Using the skills of clinical and educational psychologists from Psychology Associates, we have also provided age-related videos about how best to support children experiencing domestic abuse and are in the process of providing schools with reviews of books which can be used to support the Relationships (and Sex) Education and Health Education statutory curriculum.

These resources support the handbook I have written regarding the teaching of the domestic abuse strand of this curriculum, entitled ‘Operation Encompass: Working to break the cycle of Domestic Abuse’. Our website allows schools to share good practice ideas and processes with each other.

Be aware

  • We must remember that the number of domestic abuse incidents reported to the police are only the tip of the iceberg. We know that there are:
  • on average 35 incidents before someone will report to the police and some never will
  • some children who are experiencing domestic abuse through Operation Encompass and there are children where we suspect there is domestic abuse at home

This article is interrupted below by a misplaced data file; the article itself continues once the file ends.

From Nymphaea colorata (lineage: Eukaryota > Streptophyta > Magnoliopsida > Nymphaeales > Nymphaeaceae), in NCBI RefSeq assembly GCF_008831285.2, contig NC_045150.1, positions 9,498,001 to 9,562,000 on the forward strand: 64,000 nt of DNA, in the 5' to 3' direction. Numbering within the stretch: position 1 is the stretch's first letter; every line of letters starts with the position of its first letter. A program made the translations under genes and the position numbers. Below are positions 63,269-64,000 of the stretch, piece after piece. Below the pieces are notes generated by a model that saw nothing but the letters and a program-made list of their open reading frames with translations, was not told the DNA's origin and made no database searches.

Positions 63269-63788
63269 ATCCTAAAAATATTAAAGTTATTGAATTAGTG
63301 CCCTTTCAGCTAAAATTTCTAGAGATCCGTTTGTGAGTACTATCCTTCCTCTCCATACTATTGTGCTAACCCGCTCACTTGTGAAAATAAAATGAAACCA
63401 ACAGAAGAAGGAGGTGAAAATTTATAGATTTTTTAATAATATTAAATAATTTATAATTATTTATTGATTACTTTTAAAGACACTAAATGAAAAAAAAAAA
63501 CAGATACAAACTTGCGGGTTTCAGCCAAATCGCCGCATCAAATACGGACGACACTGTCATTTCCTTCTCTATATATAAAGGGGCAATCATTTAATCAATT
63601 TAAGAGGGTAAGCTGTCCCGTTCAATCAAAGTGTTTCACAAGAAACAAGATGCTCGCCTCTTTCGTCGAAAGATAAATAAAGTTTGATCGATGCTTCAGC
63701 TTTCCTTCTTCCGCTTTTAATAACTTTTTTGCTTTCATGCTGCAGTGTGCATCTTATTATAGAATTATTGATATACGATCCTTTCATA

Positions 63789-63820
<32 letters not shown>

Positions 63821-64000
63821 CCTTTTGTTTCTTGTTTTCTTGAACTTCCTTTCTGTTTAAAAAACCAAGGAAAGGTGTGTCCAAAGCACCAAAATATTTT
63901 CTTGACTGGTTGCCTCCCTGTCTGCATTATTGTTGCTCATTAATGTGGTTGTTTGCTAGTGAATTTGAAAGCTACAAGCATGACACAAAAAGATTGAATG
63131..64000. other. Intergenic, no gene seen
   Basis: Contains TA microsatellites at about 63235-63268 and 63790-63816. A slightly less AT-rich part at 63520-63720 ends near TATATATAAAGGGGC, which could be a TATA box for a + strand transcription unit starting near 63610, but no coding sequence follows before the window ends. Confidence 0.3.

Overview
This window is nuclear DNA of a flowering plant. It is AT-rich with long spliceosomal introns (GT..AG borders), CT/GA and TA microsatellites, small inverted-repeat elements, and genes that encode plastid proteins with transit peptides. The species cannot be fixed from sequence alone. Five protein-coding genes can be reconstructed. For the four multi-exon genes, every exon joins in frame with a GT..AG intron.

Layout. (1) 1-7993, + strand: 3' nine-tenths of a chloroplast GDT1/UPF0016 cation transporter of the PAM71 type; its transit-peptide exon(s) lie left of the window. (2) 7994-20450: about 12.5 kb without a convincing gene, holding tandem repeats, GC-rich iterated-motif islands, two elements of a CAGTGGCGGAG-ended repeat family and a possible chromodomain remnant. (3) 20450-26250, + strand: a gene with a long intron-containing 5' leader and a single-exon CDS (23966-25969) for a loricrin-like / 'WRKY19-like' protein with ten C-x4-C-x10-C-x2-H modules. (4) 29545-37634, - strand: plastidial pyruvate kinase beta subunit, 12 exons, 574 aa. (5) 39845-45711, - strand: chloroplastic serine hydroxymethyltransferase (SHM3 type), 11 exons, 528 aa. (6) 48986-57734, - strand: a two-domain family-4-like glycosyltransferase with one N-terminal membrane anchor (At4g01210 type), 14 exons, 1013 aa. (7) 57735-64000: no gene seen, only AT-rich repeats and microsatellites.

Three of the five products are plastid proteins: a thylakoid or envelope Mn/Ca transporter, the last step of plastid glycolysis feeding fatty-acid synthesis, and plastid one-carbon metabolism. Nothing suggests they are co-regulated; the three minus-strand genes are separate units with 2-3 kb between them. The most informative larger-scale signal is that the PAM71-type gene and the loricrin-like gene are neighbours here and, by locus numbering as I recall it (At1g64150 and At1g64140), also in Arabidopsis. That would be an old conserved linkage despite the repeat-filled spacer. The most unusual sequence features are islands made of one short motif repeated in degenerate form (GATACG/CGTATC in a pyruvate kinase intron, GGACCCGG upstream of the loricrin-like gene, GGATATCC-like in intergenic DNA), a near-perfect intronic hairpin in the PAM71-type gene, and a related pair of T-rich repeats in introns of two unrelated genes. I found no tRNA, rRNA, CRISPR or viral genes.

• some children where we have no idea about the domestic abuse taking place, but it is just as real.

The culture and ethos of our schools must support each of these three groups of children and Operation Encompass will do all it can to help police forces and schools to do this. Our children deserve no less.

Further information

  • M.L. Evans, M.D., M.P.H., M. Lindauer, J.D., M. E. Farrell, M.D., ‘A Pandemic within a Pandemic – Intimate Partner Violence during Covid-19’, The New England Journal of Medicine, September 2020: https://bit.ly/3a9bJr8
  • ESFA Update academies: 13 January 2021, ESFA, 2021: https://bit.ly/2PUgjCI
  • Operation Encompass online key adult training: https://bit.ly/32aRkxp
  • Operation Encompass: Working to break the cycle of Domestic Abuse: https://bit.ly/3sctj3D

Toolkit

Use the following item in the Toolkit to help you put the ideas in this article into practice:

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About Author

Elisabeth Carney Haworth

Elisabeth Carney-Haworth OBE is a qualified teacher and has worked across primary and early years education in a number of different roles and within several local authorities. On retirement from her last headship she left her nursery and infant school in Cornwall with an Ofsted rating of ‘Outstanding’. In 2010, together with her husband, she created Operation Encompass, a scheme that supports children experiencing domestic abuse. Elisabeth was honoured in the Queen’s birthday honours list 2019 and appointed an OBE.